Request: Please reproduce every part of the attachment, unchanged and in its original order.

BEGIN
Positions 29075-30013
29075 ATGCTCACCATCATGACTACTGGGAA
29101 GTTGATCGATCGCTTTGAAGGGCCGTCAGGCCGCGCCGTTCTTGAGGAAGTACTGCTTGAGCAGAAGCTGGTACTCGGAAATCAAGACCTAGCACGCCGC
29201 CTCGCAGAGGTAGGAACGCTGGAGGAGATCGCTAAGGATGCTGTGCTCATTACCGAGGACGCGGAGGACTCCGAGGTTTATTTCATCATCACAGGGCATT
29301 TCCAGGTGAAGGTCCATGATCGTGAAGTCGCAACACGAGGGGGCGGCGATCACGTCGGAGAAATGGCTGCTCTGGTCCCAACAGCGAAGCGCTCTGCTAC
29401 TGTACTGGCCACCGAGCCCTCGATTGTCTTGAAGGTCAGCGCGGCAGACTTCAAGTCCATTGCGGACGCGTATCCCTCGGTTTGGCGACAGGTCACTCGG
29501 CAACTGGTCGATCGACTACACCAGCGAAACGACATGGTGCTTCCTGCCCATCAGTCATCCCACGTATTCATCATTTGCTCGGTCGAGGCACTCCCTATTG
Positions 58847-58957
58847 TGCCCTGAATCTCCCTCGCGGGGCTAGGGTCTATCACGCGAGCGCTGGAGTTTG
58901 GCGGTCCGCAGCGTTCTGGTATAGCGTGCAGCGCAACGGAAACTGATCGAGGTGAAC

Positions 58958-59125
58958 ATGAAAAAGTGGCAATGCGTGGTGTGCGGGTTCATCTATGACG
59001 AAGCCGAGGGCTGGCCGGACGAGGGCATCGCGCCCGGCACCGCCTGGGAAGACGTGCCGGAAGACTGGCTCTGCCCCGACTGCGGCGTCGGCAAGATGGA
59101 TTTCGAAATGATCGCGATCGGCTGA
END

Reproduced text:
Positions 29075-30013
29075 ATGCTCACCATCATGACTACTGGGAA
29101 GTTGATCGATCGCTTTGAAGGGCCGTCAGGCCGCGCCGTTCTTGAGGAAGTACTGCTTGAGCAGAAGCTGGTACTCGGAAATCAAGACCTAGCACGCCGC
29201 CTCGCAGAGGTAGGAACGCTGGAGGAGATCGCTAAGGATGCTGTGCTCATTACCGAGGACGCGGAGGACTCCGAGGTTTATTTCATCATCACAGGGCATT
29301 TCCAGGTGAAGGTCCATGATCGTGAAGTCGCAACACGAGGGGGCGGCGATCACGTCGGAGAAATGGCTGCTCTGGTCCCAACAGCGAAGCGCTCTGCTAC
29401 TGTACTGGCCACCGAGCCCTCGATTGTCTTGAAGGTCAGCGCGGCAGACTTCAAGTCCATTGCGGACGCGTATCCCTCGGTTTGGCGACAGGTCACTCGG
29501 CAACTGGTCGATCGACTACACCAGCGAAACGACATGGTGCTTCCTGCCCATCAGTCATCCCACGTATTCATCATTTGCTCGGTCGAGGCACTCCCTATTG
Positions 58847-58957
58847 TGCCCTGAATCTCCCTCGCGGGGCTAGGGTCTATCACGCGAGCGCTGGAGTTTG
58901 GCGGTCCGCAGCGTTCTGGTATAGCGTGCAGCGCAACGGAAACTGATCGAGGTGAAC

Positions 58958-59125
58958 ATGAAAAAGTGGCAATGCGTGGTGTGCGGGTTCATCTATGACG
59001 AAGCCGAGGGCTGGCCGGACGAGGGCATCGCGCCCGGCACCGCCTGGGAAGACGTGCCGGAAGACTGGCTCTGCCCCGACTGCGGCGTCGGCAAGATGGA
59101 TTTCGAAATGATCGCGATCGGCTGA